Way back in 1733, when General James Oglethorpe first placed boots upon the soil we know call Savannah, he had a grand scheme for laying the city out in a manner which made sense, was easy to navigate and gave the citizens of this new city places to do things out in public. So, General Oglethorpe came up with the idea of laying the city of Savannah out in a grid pattern with Squares, which are open areas made for public use, spaced out throughout this grid. These Squares were originally used to practice and drill for the militia, but today they are gathering places of beauty and history.
As a local, I find it soo relaxing to head to one of the Squares, listen to the music being played and drift away into a much simpler time. When you visit Savannah make sure you leave some time to explore the Squares of Savannah. There are 22 remaining today (there used to be 24).
All of our Squares offer a glimpse back into the history of Savannah. Look at the houses and historic buildings, peek your head into one of the homes that offer a tour. It is all part of what makes Savannah great and you owe it to yourself to experience it.
Below are the 22 Squares in Savannah which remain. Simply find the Square you would like more information about and click!
Did you know?
Elbert and Liberty Squares were sacrificed to make progress in Savannah. Today, both are represented by only a fraction of their original space. Ellis Square was at one time paved over, however it has been restored and it is now one of the most popular Squares in Savannah.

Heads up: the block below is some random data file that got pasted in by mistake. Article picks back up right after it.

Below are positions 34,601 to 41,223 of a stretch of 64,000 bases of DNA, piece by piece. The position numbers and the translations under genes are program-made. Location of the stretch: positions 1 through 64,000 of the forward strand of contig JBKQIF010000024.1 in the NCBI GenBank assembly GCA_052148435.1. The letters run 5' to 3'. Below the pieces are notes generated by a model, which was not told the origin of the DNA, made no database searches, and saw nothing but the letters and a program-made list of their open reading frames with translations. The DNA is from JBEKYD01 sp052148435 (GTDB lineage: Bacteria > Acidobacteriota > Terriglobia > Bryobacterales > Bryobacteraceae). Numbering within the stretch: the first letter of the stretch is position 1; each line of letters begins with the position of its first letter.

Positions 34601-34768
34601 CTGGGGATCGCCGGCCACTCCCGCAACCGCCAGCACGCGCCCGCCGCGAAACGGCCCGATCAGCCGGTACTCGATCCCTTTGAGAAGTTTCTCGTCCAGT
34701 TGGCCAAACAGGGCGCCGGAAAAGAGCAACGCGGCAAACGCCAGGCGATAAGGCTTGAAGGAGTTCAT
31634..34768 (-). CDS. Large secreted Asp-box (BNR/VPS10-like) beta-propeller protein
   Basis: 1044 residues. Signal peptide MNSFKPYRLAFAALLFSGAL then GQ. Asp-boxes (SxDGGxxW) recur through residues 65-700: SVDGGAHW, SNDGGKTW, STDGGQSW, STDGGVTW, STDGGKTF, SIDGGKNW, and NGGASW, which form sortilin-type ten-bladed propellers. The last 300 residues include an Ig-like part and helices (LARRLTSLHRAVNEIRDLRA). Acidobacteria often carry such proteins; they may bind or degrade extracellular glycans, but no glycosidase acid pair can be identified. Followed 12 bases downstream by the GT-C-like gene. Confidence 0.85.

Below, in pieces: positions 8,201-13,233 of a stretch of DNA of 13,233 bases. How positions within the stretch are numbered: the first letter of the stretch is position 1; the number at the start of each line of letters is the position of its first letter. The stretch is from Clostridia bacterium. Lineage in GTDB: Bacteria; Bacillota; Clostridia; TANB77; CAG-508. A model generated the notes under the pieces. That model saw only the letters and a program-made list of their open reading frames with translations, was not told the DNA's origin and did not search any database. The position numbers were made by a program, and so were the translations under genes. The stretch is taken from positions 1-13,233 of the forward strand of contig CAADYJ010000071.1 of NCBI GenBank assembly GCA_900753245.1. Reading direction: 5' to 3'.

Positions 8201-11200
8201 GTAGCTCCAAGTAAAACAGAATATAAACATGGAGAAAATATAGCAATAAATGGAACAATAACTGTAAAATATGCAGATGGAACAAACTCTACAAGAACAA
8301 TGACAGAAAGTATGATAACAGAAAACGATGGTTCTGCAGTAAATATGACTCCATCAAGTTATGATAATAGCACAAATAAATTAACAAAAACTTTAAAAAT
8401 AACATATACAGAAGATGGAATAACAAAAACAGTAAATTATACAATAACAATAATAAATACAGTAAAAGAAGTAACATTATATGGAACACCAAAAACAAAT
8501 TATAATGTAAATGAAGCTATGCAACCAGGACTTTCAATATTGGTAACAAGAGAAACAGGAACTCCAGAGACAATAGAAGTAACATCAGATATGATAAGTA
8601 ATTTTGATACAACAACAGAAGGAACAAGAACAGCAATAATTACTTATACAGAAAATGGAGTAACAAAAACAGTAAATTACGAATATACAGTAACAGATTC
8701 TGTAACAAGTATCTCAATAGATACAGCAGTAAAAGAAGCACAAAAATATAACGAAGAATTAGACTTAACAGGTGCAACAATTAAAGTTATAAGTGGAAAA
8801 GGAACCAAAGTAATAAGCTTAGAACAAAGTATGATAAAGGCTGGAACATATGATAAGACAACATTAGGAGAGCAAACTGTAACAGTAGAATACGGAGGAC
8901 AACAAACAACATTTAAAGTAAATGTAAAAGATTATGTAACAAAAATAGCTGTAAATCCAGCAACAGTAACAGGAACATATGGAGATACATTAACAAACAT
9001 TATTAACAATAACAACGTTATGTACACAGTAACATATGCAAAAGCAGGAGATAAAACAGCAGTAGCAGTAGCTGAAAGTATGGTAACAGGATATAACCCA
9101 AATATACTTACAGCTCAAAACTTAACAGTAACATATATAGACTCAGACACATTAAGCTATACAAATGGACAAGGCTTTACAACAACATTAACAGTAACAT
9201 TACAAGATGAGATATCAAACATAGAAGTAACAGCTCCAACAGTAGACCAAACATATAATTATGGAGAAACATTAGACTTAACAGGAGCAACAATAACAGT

Calhoun Square is one of the more interesting Squares in Savannah. If you visit Calhoun Square you'll see many Historic Homes and Buildings that sit on the Square.
What is under your feet may creep you out most of all. Calhoun Square is the location for an old cemetery. Whether this was a slave cemetery, as rumored, or a Potters Field, it is interesting none-the-less.
Chatham Square is one of the out of the way Squares that not a lot of people, aside from locals, get to. This makes it a perfect place to go and relax after exploring Historic Savannah.
You won't find any monuments or statues in Chatham Square but you will find relaxing shade and beautiful live oak trees.
Chippewa Square is one of the most visited Squares in all of Savannah. Once you are there it will be easy to see why. Surrounding Chippewa Square are many Historic Buildings including the Savannah Theatre.